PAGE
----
Apple’s new accessibility features include eye tracking and aid for motion sickness


Apple has found a way to help its users with motion sickness on the road in its latest accessibility-focused software updates.

The company presented several accessibility features for its upcoming iOS 18 and iPadOS 18 releases, scheduled for later this year. The new features should make it easier for people with motion sickness, physical disabilities, and hearing or speech problems to use various Apple products.

Eye Tracking

Among Apple’s newly presented software features, this one is dedicated to people with physical disabilities. With Eye Tracking, they can navigate through the device and activate chosen elements thanks to “Dwell Control.”

The feature works by using the front-facing camera to set up and calibrate in seconds. “With on-device machine learning, all data used to set up and control this feature is kept securely on the device,” explained Apple.

The feature is available on iPadOS and iOS apps.

Vehicle Motion Cues

This new feature, which will be available for iPhone and iPad, is focused on reducing motion sickness while traveling in a vehicle. Motion sickness usually appears due to ”sensory conflict between what a person sees and what they feel, which can prevent some users from comfortably using iPhone or iPad while riding in a moving vehicle.”

Having this in mind, Apple created “animated dots” that appear on the edges of a device, indicating motion changes in a vehicle. These dots should ease the “sensory conflict” while a user is engaged with content on the device.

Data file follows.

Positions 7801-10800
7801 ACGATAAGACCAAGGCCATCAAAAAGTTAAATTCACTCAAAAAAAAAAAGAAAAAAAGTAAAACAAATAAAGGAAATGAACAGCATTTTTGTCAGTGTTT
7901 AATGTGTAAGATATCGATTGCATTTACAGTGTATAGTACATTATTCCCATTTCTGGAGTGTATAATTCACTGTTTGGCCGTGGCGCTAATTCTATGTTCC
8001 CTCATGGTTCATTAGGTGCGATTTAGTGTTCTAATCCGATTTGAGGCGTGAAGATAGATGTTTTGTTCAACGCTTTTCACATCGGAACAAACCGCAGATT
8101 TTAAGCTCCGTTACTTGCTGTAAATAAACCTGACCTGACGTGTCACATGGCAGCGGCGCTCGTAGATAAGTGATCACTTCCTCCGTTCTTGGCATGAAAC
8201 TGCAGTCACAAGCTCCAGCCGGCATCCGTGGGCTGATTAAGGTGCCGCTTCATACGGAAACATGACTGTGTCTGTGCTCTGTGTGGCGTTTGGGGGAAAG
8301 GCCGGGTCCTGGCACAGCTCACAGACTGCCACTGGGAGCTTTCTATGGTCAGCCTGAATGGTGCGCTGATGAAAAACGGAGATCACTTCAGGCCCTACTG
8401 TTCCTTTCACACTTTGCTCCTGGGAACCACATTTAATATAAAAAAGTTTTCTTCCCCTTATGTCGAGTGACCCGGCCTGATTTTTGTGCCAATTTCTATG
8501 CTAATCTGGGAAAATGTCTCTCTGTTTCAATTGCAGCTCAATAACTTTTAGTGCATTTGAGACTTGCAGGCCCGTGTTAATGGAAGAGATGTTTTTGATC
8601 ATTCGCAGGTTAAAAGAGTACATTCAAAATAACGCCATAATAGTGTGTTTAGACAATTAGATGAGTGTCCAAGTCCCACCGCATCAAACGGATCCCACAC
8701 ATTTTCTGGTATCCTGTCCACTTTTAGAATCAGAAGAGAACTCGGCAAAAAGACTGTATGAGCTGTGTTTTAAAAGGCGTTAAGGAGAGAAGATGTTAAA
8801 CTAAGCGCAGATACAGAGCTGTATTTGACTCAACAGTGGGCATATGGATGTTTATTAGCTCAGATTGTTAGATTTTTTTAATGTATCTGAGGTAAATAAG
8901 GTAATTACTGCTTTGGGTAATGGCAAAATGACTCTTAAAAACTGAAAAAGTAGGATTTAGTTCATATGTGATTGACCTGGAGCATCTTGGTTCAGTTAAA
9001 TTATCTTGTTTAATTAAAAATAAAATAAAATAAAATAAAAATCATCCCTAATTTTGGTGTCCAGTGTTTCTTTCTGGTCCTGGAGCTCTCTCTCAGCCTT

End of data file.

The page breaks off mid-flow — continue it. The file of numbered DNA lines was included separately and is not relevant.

Apple Motion Cues feature
Apple's Motion Cues to reduce motion sickness. Image by Apple

Music Haptics

Another inclusive feature presented by Apple is for users who have a hearing disability. This feature works through the Taptic Engine, which “plays taps, textures, and refined vibrations to the audio of the music.”

Music Haptics is available on millions of songs found on Apple Music. It will also work as an API so developers can use the feature to make music accessible in their apps.

Vocal Shortcuts

This feature, which allows users to “assign custom utterances that Siri can understand to launch shortcuts and complete complex tasks,” was created for people whose speech is affected by various diseases, including cerebral palsy, stroke, or amyotrophic lateral sclerosis (ALS).

With Vocal Shortcuts, Apple also introduced another feature, Listen for Atypical Speech, which uses “on-device machine learning to recognize user speech patterns.” This way, those affected by speech-impaired diseases can more easily control their devices.

New features for CarPlay

New accessibility-based features will also be available on CarPlay. These include Voice Control, allowing users to control apps and navigate CarPlay using their voice.

For users who have hearing disabilities, Apple introduced Sound Recognition, which sends alerts about car horns or sirens.

With Color Filters, colorblind people will be able to “make the CarPlay interface visually easier to use, with additional visual accessibility features including Bold Text and Large Text.”

Accessibility features for visionOS

The main accessibility feature for visionOS is Live Captions – a tool that helps to “follow along with spoken dialogue in live conversations and in audio from apps.”

Live Captions will also be available on FaceTime.

The company also added that “updates for vision accessibility will include the addition of Reduce Transparency, Smart Invert, and Dim Flashing Lights for users who have low vision, or those who want to avoid bright lights and frequent flashing.”


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